On Friday last week the Sadc region as a whole mounted a coordinated protest against the European and American-targeted sanctions against Zimbabwe. I am a veteran of the United Nations (UN) mandatory sanctions programme mounted against Rhodesia after the Unilateral Declaration of Independence in 1965. Although it is a long time ago, the programme was one of the toughest set of sanctions ever imposed by the UN on a delinquent State. The sanctions were absolute on trade, financial transactions and movement. They were reinforced by an armed blockade of the main port of the country at Beira in Mozambique.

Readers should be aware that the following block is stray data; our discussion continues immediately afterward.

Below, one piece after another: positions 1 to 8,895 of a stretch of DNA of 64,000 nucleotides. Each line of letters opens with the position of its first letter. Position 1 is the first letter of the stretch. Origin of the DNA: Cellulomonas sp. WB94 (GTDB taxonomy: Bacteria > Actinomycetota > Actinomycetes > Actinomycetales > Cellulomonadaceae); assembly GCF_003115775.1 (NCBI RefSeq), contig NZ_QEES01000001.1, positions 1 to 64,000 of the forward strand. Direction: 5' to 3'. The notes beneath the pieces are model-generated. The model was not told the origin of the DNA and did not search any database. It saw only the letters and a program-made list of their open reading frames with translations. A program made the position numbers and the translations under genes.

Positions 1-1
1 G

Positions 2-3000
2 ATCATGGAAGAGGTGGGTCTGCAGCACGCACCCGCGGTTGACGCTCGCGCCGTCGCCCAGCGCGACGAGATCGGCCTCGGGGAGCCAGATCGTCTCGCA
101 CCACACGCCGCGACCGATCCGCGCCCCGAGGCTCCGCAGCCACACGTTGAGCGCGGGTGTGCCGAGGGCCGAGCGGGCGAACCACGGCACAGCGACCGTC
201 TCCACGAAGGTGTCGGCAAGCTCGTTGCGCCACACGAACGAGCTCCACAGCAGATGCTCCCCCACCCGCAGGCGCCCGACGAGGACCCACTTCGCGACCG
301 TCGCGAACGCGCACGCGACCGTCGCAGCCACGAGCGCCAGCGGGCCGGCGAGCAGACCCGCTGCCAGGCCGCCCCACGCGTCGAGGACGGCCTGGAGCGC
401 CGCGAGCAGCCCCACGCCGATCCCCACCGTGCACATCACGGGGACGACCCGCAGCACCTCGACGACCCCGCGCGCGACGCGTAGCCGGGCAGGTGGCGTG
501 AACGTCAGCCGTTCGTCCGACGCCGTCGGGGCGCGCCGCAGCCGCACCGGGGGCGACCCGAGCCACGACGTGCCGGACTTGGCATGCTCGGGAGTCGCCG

I was a junior economist with the Agricultural Marketing Authority which was at the time the largest business organisation in the country. Because of my political views at the time as a well-known activist, I was regarded as a security risk by the government and the Minister of Justice called for me to be dismissed from the authority because of our key role in sanctions. Fortunately for me the chairman of the board refused to do so. In the next 12 years, we battled sanctions as agriculture generated half of all exports. We were involved in about US$1,5 billion of foreign trade per year. It is a great pity that so many who were involved in that exercise are no longer with us as it would have made a marvellous story. Their ingenuity and enterprise was amazing and we had people in the authority with global connections and who spoke a dozen languages. Most of the records of that era were destroyed at Independence in 1980. We built alternative infrastructure in record time and we used many different routes and means of delivering our products and returning the funds generated therefrom, to our local banks.